Early Fog on the Watershed
Here I am again moving to a different spot.
Early Fog on the Watershed
Here I am again moving to a different spot.
This is the famous Independence Hall located in Historic Philadelphia, PA.
Inside this Historic structure is where the Declaration of Independence was signed on July 4th, 1776.
This structure is one of the most favored places to visit. Tickets must be purchased to see the area, where the Declaration was signed, that has been restored back to it’s orginial look. When I shot this Image it was early morning before it was open. Not many people were here. This was a good time to capture a Image. By the time I was ready to leave, the area was filled with hundreds of people. The Park Rangers are kept busy all the time.
Security around here is very tight. Just in front of me, and out of the Image, was a fence that had a sign on it that said “No admittence without a ticket”! You should not go beyond it, or you’ll be stopped. No firearms. Bags can and will be checked before entering the area. Police are everywhere. Security camera’s are watching every move!
One of the things I like to do, is just sit and watch people do what they do. Sit and watch the world go by. People are here from all over. Different cultures and nationally come here to see this. I have observed that most visitors obey the signs that tell what you can do and what you should not. However, there are some who just don’t care and do what they want. Not good, in my opinion. Rules here are done for a reason. People throw trash on the ground, and don’t take time to throw it into bins placed around the area. I hate seeing that. If caught doing so, you might be fined.
Dessed in the cloths of that day & era, this guide was explaining how the Lamps worked back in the 1700’s. In that time there was no electric. Everything was done by candle light. Each pole had 1 candle in it to light the way. Each candle had to be lit every evening by someone that carried a Master candle. Thus came the name of Lamp Lighter.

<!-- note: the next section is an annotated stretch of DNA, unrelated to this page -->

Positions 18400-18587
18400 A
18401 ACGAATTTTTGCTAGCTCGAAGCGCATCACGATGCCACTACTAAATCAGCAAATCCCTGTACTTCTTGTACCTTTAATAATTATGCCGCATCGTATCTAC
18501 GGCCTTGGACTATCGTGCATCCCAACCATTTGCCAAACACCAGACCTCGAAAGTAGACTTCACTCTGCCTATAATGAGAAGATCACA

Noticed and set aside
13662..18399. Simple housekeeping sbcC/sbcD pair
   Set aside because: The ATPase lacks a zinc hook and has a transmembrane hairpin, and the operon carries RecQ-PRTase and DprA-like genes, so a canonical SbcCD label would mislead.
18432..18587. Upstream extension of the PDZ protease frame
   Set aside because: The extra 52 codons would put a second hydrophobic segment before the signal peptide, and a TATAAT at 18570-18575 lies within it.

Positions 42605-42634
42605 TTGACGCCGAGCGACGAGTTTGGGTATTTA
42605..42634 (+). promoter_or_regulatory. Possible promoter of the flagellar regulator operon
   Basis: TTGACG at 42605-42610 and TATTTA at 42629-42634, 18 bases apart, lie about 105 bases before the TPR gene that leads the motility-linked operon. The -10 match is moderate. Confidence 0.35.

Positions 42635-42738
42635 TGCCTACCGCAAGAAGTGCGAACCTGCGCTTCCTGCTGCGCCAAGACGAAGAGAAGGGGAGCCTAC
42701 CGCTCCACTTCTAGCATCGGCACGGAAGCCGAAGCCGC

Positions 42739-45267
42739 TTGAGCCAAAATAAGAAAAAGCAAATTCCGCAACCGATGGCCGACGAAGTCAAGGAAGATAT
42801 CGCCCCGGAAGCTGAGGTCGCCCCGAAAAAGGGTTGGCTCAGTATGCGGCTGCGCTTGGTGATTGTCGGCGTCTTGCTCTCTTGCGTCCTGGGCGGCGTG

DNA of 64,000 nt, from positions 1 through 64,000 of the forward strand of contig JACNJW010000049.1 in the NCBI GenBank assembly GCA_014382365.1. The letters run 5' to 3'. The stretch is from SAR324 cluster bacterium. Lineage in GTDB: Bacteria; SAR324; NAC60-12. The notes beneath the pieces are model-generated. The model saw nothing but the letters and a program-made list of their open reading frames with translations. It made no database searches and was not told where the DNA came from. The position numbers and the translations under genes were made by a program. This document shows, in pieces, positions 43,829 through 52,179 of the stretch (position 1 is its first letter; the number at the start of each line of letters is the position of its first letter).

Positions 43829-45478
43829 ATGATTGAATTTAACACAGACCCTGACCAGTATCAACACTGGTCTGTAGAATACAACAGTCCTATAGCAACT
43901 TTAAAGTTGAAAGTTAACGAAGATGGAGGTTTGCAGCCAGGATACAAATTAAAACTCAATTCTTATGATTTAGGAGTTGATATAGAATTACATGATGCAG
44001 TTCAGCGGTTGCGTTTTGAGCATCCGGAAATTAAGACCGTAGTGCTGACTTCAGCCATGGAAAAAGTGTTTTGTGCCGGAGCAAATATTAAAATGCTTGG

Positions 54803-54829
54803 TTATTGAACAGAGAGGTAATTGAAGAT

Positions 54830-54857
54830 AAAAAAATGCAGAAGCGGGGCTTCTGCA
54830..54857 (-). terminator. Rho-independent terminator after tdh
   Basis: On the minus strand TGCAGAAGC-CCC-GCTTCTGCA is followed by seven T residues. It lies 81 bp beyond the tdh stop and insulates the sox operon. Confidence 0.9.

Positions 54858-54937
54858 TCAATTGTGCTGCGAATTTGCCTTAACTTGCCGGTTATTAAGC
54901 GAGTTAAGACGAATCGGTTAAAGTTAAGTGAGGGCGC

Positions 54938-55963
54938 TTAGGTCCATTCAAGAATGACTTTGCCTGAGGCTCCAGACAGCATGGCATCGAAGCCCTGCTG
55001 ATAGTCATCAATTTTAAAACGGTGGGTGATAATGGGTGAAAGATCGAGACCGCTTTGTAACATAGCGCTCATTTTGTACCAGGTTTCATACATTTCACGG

For the 1st time in a few days, we had some nice sunny weather, so I grabbed my camera gear and headed down to a favorite place in the city of Philadelphia that I like to go to. Independence Park, the Birthplace of our Nation, has so very much to offer and see. You can spend a whole day here going in and out of all the Historic buildings that have been preserved by the National Park Service.
This is Congress Hall. Located in Independence Park on 6th & Market St. it served as the Seat of the US Congress from December 6th, 1790 to May 14th, 1800. It ratified the Bill of Rights and the US Constitution in 1793. It also oversaw the Inaugurations of our 1st President, George Washington and our 2nd President, John Adams.
Inside Congress Hall on the 2nd Floor is where most of our Nation’s business was taken care of. Brought back to its original look by the National Park Service, this is what it looked like in its day. Of course, there were no electric lights at the time. Everything was done by candle light & day light. The carpet is not an original. It is a reproduction of what it was.
During my “walk about” in the Park, I came across this fella dressed in the ware of Colonial Days, playing a Mountain Dulcimer, that I have heard before. The Mountain Dulcimer has a very soothing, interesting sound to it. Almost sounding like a Harp, but really isn’t. This man could play it very well. He made it look so easy to do. The music that came out of this instrument was so pleasant to listen to. I watched & listened to him play for about 15 min. Then asked him if I could take his Image. I thanked him and moved on.
This is just a part of Independence Park. Here you’re looking down the open area with the Visitor Center on the right and Independence Hall in the center. The Visitor Center is where the original Liberty Bell is located, but I didn’t go in there. Just too many people!
Located right next to Independence Hall is the Congress Library that is now a gift store.
I enjoyed my 2nd visit here. There is much to see. Lot’s of walking. In fact, I walked around so much that my legs started getting sore & stiff. I then returned to my car for the return drive home.